A VirtualBox Image for Compiling OpenSprinkler Source Code

I know, it has been a pain to compile OpenSprinkler 1.x source code, mainly because the firmware has grown to the point that you can only compile it successfully (i.e. within 32KB size) under a particular version of avr-gcc (4.5.3) in a particular version of Linux. This is very annoying for users who want to modify the source code and experiment with new features. That’s why I have decided to create a VirtualBox image with all the necessary software and settings that you need to easily compile it, without having to install a separate Linux system yourself.

Before you continue reading, please note that the VirtualBox Image is only useful if you are trying to modify the compile the source code yourself. To upload a pre-compiled firmware, you do not need any of these.

Wait, What?
VirtualBox is a free software that you can use to install and run a virtual operating system (OS) on your existing OS. Let’s say your computer runs Windows (i.e. the host OS). With VirtualBox, you can run a virtual OS (e.g. Linux) under the host OS, as if it is a Windows application but it’s a fully functional Linux system. This makes it easy to switch between different OS without having to restart your computer. VirtualBox is quite mature now. It makes use of hardware virtualization features available on most modern CPUs to provide fast speed. So even though you are running a virtual OS, it feels just as fast as a native OS.

One of the benefits of virtual OS is that the entire OS and all settings are stored in a single file — the VirtualBox Image — on your host system. So you can easily replicate the same virtual OS on different hosts by a simple copy-paste of the image file.

To make it easy to compile OpenSprinkler code, I created a VirtualBox Image for Linux Mint 13 with all the necessary software installed. You can download the virtual image file from here:

Warning: the file size is 2.1GB, so it will take some time to download. Meanwhile, you can read the instructions below.
User and Password: the virtual OS has a default sudo user opensprinkler and the password is the same as the user name.
VMWare Users: check this forum post for instructions of converting VirtualBox image to VMWare image.
Unzip in Windows: do not use the built-in zip/unzip tool of Windows because it seems unable to recognize the correct file size. Use a third-party software such as 7-Zip or WinRAR.

Step 1. Install VirtualBox

Download and install the latest version of VirtualBox from its official website. You should install the version corresponding to your host OS (Windows, Mac etc.). In the following I will use Windows as an example. After installing the software, you also need to install the VirtualBox Extension Pack. This is platform independent.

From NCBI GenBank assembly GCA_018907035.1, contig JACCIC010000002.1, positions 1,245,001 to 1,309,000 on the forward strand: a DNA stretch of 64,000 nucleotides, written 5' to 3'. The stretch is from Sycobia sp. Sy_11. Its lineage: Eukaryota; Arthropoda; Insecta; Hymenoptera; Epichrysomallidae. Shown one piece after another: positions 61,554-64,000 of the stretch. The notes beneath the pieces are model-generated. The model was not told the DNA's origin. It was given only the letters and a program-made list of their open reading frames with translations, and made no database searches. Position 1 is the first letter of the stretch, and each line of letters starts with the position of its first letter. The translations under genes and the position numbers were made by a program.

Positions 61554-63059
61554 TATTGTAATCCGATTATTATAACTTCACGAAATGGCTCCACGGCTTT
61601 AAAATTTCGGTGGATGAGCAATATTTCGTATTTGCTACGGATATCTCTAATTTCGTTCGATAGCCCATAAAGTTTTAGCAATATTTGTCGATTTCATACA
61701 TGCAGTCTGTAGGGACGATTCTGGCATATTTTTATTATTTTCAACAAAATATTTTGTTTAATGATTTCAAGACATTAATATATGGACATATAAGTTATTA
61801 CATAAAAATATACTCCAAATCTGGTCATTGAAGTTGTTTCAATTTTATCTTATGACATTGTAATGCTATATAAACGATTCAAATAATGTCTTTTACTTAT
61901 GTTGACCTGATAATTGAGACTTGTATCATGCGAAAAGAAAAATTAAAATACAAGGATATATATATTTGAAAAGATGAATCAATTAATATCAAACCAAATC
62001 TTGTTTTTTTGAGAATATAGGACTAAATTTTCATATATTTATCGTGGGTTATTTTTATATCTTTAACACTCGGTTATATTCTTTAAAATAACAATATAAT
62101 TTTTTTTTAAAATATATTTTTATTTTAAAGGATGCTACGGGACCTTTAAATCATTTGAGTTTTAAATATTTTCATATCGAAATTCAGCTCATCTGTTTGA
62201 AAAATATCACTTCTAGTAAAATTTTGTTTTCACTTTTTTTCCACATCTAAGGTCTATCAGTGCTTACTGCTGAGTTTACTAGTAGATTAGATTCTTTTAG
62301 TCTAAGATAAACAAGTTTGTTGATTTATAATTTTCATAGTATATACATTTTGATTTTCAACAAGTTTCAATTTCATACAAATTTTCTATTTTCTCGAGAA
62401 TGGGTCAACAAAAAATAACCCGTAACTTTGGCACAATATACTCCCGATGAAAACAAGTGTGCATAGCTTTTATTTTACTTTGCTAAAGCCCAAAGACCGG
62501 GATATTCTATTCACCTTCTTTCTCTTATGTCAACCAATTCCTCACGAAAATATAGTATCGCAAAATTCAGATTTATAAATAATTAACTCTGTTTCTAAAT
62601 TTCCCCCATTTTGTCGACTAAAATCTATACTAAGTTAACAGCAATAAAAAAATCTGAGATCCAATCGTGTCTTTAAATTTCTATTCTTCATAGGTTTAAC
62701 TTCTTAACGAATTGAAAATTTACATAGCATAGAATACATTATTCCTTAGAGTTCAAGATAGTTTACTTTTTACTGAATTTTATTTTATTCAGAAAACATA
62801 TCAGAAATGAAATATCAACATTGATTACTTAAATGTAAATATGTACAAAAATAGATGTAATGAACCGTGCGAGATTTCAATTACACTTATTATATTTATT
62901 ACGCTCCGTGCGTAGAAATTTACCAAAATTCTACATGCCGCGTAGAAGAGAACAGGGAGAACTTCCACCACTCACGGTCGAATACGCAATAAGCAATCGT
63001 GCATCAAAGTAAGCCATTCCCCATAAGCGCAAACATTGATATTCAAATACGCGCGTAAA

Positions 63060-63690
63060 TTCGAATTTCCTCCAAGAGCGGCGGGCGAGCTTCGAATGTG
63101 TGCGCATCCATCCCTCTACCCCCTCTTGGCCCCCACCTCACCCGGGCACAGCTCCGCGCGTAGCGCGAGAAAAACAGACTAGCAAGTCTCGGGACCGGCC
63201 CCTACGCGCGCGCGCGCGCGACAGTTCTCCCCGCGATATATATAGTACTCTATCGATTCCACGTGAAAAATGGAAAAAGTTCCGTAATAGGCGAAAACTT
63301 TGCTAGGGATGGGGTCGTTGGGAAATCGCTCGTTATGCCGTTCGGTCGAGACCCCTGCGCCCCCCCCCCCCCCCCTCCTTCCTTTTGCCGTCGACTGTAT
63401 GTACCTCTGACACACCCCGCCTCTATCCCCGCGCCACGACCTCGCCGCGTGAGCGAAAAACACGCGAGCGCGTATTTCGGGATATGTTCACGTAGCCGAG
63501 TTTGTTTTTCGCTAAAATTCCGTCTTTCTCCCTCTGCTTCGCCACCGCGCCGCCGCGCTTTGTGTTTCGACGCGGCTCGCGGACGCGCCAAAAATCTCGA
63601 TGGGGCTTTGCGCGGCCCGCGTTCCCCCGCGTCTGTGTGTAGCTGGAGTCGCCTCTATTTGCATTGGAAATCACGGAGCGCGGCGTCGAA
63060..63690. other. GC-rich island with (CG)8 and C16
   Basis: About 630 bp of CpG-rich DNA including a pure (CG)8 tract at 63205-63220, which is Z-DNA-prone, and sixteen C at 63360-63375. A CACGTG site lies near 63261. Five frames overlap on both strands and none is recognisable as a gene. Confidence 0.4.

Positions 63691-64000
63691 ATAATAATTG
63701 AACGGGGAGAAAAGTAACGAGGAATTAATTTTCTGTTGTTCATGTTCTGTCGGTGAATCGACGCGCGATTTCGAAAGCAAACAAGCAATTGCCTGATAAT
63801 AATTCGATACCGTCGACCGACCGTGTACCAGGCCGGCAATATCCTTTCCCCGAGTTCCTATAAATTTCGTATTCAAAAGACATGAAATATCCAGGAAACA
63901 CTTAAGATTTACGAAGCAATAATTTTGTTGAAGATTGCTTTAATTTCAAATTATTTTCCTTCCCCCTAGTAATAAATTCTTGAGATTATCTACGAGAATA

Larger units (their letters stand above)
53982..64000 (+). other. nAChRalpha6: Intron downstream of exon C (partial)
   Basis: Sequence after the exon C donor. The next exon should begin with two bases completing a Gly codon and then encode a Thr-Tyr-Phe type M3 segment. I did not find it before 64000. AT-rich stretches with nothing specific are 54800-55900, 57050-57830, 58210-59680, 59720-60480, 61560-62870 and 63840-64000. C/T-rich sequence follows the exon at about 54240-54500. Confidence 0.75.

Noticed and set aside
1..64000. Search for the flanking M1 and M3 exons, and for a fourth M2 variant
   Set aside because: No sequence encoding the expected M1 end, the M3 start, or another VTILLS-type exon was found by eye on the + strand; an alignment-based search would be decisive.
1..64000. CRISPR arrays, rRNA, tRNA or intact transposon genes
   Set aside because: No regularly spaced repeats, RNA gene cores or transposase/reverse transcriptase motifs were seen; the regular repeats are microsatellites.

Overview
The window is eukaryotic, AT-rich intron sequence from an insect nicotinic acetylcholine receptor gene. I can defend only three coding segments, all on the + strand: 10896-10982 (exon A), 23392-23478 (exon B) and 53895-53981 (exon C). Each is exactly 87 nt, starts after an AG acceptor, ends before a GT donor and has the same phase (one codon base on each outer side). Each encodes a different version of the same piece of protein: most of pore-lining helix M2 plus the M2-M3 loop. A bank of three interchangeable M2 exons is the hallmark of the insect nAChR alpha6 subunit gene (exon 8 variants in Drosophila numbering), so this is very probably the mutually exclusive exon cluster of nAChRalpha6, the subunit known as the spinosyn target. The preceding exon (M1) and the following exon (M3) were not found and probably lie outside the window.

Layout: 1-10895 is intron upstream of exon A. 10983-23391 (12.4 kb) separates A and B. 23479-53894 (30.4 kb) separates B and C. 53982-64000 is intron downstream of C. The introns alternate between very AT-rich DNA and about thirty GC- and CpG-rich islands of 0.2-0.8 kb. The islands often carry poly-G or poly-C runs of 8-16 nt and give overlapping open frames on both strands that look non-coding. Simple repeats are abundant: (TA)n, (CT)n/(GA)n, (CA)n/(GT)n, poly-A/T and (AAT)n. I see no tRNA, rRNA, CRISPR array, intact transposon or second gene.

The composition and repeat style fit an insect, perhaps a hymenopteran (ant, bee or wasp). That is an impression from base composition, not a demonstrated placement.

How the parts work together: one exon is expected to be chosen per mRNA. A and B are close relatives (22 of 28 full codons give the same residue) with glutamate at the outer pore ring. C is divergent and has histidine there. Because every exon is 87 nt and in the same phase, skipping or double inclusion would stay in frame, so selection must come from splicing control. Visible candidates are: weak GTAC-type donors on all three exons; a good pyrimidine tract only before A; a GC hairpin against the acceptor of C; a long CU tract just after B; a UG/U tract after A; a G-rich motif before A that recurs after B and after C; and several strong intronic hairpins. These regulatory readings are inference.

Step 2. Add a New Virtual OS
Unzip the file you downloaded to a local folder. I recommend creating a folder named VirtualBox VMs in your home directory, and unzip everything there. Next, run VirtualBox you just installed, and click on menu Machine -> Add. Navigate to the folder VirtualBox VMs \ LinuxMint13 and select the LinuxMint13.vbox file. Then click on Open to add the file. Now you should see an item named LinuxMint13 in the virtual OS list.

Click on Settings and make sure the default settings are compatible with your system. In particular, you should check if the Base Memory allocated to your virtual OS is not too large (it defaults to 2GB but depending on how much physical memory you have you may need to reduce it to 1GB).


Now you can click on Start to start the virtual OS. There will be a bunch of dialog boxes popping up with various information. If this is the first time you are using VirtualBox, you should read them thoroughly. Once the virtual OS boots up, you should see the desktop as shown in the following. If you want, you can press Ctrl-F to quit full screen mode, so the virtual OS will look like a normal Windows application running alongside with other applications.


Step 3. Compile OpenSprinkler Code
Arduino 0023 is pre-installed in the virtual OS. So you can just double click on the desktop icon to run it. Also, firmware 1.8.3 source code is pre-installed. So all you need to do to get started is to go to menu File -> Examples -> OpenSprinkler -> interval_program and then you can compile the code directly. If you need to change and file, or update to new firmware source code, everything is located in the arduino-0023/libraries/OpenSprinkler folder on the desktop.


Note: the following two steps are revelent:

  • Specify your hardware version by opening file arduino-0023/libraries/OpenSprinkler/defines.h, and uncomment one of the lines #define SVC_HW_VERSION that corresponds to your hardware version. To identify your hardware version, check the version number printed at the top of your OpenSprinkler circuit board. The current version is 1.4.
  • If you own OpenSprinkler v1.0 or 1.1, you can no longer upload a program through FTDI. Instead, you need an external ISP programmer. An inexpensive USBtiny programmer is available at Rayshobby Shop.

Step 4. Upload Compiled Code
To upload the compiled code to your OpenSprinkler controller, first connect OpenSprinkler to your computer through the USB port. Then go to the VirtualBox software, and click (in the menu) Devices -> USB Devices -> USBtinySPI. This will allow the OpenSprinkler’s built-in USBtiny programmer to pass through directly to the virtual Linux and appear as a native device. Finally, click on the Upload button in Arduino and you are all set.


That’s all. Hope my effort is helpful for those who want to compile OpenSprinkler source code. Feel free to leave comments, and enjoy playing with the virtual Linux!